Except technology – that stays the same 🙂

I remember asking an economist friend of mine whether money now was more valuable than money later (the principle – and principal – of lending).  His response was of course smarter than the question: “Most people seem to think so.”  Economics is a social science and perhaps if everyone believes prices should stay the same, they would.  But that isn’t going to happen.  Somewhere, someone wants to make money.

Eppur si muove

I like the Galileo quote not simply because it posits science and evidence in the face of unprovable dogma, but because it describes a key factor in moralistic, aesthetic, and economic values: time.

Churn.  The Sea of Milk – Vishnu as pivot, Angkor Wat

Nothing stays still, not electrons, not water, not buildings, not cities, not history and certainly not our bodies.  The dismal science of economics recognizes this because the equilibrium it seeks is dynamic, not static.  Heritage conservationists know this as well – if 5 million people are tramping through the Colosseum each year, it is not staying the same.  Neither is your neighborhood.  Babies are born, people die, solar panels get added and that damn dog will someday – someday – stop barking.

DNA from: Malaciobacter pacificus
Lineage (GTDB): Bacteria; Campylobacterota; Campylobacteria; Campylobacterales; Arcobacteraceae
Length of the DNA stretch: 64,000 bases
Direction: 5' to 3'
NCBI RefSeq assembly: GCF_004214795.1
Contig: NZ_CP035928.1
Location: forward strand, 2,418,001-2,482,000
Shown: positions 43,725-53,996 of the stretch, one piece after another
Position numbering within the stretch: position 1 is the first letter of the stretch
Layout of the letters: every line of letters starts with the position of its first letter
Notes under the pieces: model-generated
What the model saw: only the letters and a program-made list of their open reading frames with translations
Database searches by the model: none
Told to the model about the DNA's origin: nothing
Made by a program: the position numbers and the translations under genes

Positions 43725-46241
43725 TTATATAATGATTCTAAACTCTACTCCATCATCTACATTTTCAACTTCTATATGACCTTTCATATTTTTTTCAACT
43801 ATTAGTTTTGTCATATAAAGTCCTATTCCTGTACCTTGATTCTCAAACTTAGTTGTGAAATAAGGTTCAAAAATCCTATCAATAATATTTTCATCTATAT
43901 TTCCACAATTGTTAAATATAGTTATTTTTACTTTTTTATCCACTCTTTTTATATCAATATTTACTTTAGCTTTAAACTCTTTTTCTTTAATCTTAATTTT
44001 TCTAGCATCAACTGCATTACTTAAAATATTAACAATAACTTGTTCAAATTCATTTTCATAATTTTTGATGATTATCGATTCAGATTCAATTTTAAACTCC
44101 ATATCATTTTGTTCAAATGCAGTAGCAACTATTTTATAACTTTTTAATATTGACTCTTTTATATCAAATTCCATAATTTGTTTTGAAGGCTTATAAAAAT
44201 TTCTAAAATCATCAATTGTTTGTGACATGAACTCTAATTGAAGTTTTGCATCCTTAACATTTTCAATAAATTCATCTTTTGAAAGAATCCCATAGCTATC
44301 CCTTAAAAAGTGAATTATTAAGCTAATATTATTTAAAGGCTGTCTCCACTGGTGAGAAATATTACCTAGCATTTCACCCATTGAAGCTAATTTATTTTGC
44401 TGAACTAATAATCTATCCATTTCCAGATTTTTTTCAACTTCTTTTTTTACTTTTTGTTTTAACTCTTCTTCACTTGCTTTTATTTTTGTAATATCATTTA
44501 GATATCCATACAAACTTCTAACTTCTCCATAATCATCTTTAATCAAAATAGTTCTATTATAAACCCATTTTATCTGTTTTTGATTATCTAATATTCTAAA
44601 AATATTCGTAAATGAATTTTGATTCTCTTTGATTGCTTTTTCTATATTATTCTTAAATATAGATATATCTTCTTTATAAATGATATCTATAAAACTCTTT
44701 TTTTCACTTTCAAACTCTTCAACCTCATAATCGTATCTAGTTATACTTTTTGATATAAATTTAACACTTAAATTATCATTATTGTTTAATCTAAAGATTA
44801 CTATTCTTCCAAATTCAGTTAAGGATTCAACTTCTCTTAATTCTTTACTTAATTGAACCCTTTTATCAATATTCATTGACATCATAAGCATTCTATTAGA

Time is especially important to economic value, as my naive question above proved.  Price is an historical event – a point in time – whereas cost includes time-based things like mortgages and construction.  Historic preservation tax incentives were designed to bridge the gap between the cost of a historic project and its value in the marketplace.  My favorite illustration of this is the Frank Lloyd Wright building I bought for $1 in 1992 – which was $40,000 more than its value.

How did we get out of this economic hole?  Time.  The neighborhood (that’s the externalities for you economists) changed over time until the cost of buying and rehabbing this building could be justified by a price that covered the outlays.